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Time and space
Saurabh Dube

subaltern studies powerfully pointed in newer historical directions, the endeavor also appeared as privileging the spectacular moments of the subalterns’ overt rebellions over these people’s more routine, everyday negotiations of power. This suggested, in turn, inadequate, abbreviated articulations of culture and consciousness, of religion and caste, within the project. Unsurprisingly, seeking a research

in Subjects of modernity
Rousseau as a constitutionalist
Mads Qvortrup

necessity of checks and balances on power. First, however, an overview of the debate as it has evolved through the different epochs of political history. Absolutism and constitutionalism Lord Acton is often cited for the dictum ‘power corrupts – and absolute power corrupts absolutely’ (Letter to Bishop Mandell Creighton). It followed from this – at least according to Acton – that power had to be checked and restricted, for example through constitutional courts, a royal veto, or powerful second chambers. We will call this view ‘constitutionalism’. Yet this school is not

in The political philosophy of Jean-Jacques Rousseau
Open Access (free)
Andrew Bowie

’, like Jean-François Lyotard, has its roots in the work of Heidegger, and the power of Heidegger’s ideas is also evident in the way they have influenced many contemporary theories of modernity. However, Heidegger’s most notable arguments have themselves roots in the work of German Idealist and early Romantic thinkers, and Heidegger’s thinking from the 1930s onwards is, significantly, never far away from questions concerning art.1 What links him to these thinkers from the early modern era is his questioning of the assumption that truth is adequately defined in terms of

in Aesthetics and subjectivity
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Identities and incitements
Saurabh Dube

groupings. Upon such an understanding, then, identities comprise a crucial means through which social processes are perceived, experienced, and articulated. Indeed, defined within historical relationships of production and reproduction, appropriation and approbation, and power and difference, cultural identities (and their mutations) are essential elements in the quotidian constitution (and pervasive transformations

in Subjects of modernity
Andrew Bowie

of one’s predecessors got one in touch with a power other than oneself ’, such as the ‘Will to Power’ (Rorty 1989 p. 107). When Nietzsche does this, Rorty argues, he rejoins the metaphysics he opposes with other aspects of his thought, and is therefore open to the same kind of objections as are appropriate in relation to anyone in the tradition of strong foundationalist thinking. The aptness of this criticism will become apparent when we consider some of Nietzsche’s responses to the questions we have been concerned with so far. However, there is a further objection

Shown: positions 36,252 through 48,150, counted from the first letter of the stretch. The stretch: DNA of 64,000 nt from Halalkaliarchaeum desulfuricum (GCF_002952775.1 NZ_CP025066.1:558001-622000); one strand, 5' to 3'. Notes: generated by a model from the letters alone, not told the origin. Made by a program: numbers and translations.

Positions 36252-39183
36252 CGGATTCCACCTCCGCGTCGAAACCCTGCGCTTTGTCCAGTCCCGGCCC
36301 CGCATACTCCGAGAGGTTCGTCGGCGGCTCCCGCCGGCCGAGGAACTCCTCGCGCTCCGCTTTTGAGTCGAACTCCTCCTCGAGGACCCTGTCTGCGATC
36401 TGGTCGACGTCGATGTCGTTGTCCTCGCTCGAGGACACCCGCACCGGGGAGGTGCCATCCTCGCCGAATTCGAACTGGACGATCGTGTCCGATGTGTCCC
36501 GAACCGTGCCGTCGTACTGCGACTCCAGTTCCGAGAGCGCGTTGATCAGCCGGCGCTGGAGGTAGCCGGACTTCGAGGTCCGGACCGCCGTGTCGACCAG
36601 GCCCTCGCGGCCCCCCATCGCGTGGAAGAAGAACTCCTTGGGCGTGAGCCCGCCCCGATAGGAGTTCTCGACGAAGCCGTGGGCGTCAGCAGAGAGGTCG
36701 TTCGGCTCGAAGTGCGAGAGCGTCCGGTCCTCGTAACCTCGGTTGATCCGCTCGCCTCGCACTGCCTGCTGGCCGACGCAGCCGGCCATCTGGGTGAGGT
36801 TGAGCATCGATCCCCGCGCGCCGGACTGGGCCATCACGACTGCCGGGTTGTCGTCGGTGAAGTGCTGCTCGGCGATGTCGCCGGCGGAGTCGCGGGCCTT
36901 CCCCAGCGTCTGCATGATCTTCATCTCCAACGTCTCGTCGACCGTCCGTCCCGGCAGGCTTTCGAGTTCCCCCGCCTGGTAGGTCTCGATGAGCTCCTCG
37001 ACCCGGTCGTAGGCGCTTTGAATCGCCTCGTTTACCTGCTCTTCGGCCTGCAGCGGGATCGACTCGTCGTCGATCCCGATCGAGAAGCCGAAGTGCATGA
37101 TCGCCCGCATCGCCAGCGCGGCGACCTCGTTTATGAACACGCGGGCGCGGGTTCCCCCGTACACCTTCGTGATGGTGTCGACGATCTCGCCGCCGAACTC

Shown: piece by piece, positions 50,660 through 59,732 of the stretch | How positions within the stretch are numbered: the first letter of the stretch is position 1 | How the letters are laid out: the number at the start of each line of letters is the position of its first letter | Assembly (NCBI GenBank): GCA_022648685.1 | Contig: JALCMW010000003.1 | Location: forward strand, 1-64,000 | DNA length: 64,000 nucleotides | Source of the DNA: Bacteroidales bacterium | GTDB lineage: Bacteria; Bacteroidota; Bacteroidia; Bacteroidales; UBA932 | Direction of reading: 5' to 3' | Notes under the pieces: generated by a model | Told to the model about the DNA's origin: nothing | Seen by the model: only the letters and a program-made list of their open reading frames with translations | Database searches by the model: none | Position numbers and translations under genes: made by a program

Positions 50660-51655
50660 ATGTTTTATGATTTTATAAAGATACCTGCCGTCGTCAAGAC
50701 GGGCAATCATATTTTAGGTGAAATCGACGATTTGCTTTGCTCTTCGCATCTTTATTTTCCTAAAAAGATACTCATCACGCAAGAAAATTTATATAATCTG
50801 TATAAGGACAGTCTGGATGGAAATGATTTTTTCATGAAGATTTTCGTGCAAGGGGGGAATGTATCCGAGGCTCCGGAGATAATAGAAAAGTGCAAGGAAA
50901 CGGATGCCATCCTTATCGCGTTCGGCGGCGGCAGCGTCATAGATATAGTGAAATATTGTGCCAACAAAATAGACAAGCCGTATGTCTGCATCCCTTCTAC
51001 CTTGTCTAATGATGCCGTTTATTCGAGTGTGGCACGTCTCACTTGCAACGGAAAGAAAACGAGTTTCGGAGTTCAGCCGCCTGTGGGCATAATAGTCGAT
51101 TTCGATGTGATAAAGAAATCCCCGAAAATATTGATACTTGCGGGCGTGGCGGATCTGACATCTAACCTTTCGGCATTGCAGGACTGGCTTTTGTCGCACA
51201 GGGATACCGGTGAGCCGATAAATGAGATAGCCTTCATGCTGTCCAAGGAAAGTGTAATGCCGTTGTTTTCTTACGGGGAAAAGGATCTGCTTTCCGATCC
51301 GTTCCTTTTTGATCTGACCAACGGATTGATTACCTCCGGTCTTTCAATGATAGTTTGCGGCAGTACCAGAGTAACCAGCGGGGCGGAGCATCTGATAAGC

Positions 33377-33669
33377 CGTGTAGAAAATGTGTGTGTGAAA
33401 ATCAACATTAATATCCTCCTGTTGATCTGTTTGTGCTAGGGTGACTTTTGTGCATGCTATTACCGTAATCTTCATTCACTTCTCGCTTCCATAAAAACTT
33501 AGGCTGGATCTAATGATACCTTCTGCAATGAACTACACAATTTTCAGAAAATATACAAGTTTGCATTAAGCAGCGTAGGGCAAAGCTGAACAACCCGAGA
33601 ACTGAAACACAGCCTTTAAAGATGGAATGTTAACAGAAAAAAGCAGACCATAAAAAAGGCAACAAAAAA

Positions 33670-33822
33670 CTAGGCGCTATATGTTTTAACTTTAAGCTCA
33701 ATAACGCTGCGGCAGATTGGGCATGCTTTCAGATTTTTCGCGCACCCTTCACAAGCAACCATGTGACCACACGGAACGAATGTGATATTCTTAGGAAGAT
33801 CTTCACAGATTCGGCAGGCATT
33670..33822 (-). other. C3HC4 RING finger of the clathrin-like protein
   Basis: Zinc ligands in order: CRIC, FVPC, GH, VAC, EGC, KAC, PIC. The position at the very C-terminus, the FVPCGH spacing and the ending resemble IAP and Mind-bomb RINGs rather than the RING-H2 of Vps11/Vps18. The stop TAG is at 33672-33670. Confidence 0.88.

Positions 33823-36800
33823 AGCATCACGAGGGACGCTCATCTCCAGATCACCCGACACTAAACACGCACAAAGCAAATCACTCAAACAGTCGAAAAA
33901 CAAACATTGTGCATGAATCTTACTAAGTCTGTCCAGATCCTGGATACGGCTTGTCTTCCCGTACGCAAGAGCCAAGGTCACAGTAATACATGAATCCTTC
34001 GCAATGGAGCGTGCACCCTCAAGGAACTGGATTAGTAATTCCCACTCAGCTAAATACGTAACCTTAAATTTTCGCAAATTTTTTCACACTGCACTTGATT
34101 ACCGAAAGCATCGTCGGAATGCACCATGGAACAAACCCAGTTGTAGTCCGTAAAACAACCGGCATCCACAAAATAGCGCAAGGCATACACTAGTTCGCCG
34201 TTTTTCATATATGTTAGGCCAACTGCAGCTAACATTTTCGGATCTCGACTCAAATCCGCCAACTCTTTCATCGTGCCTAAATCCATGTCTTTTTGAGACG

in Aesthetics and subjectivity
Mads Qvortrup

. Rather his solution was to recapture the lost innocence of mankind through negative education (with the occasional Chap005.p65 96 11/09/03, 13:35 The last of the ancients the first of the moderns? 97 institutional incentive thrown in alongside the pedagogic efforts). Political institutions were necessary, as discussed earlier in this work. Yet, Rousseau never succumbed to the illusion that perfect constitutional arrangements could lead to a perfect society. Nor, indeed, would society be much improved if even the wisest men were to be given the reigns of power

in The political philosophy of Jean-Jacques Rousseau
Philip Nanton

Gonsalves, who took power in 2001 and is in his fourth term as I write. This range of literary genres – journal, memoir, novel-as-thriller and novel-as-fictionalised-memoir – gives rise to intriguing inter-textual considerations. Despite disparities in period, narrative perspective, implied readership and authorial position, thematic similarities and common literary devices are strongly

in Frontiers of the Caribbean
Will Kymlicka and Sue Donaldson

as tourists are subject to coercion they may well have rights to equal protection of the law and to contest the arbitrary exercise of power, but that is different from the right of members of society to inclusion in the demos. The case of the metics shows that citizenship is not ultimately about being affected by particular decisions or being subject to particular laws, but about membership in a self-governing society. People living in

in Democratic inclusion
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An introduction
Saurabh Dube

in recent decades. 1 I indicate three such sets of queries here. 2 The first set concerns vigorous challenges to univocal conceptions of universal history under the terms of modernity. Imaginatively exploring distinct pasts that were forged within wider intermeshed matrices of power, such emphases have questioned pervasive imperatives of historical progress and the very nature of the historical

in Subjects of modernity
Open Access (free)
What does race have to do with the Yugoslav region?
Catherine Baker

formation, forced migration and genocide that invite seeing its past and present through the lens of ethnopolitical and religious conflict. Moreover, as part of ‘eastern’ rather than ‘western’ Europe, and without its own history as an imperial power, it did not experience the mass migration from outside ‘Europe’ of millions of people whose identities would be racialised as non-white. Studies of how ideas of ‘race’ have circulated and been adapted across the globe, for their part, themselves still almost always pass over the east of Europe and its state socialist past. The

in Race and the Yugoslav region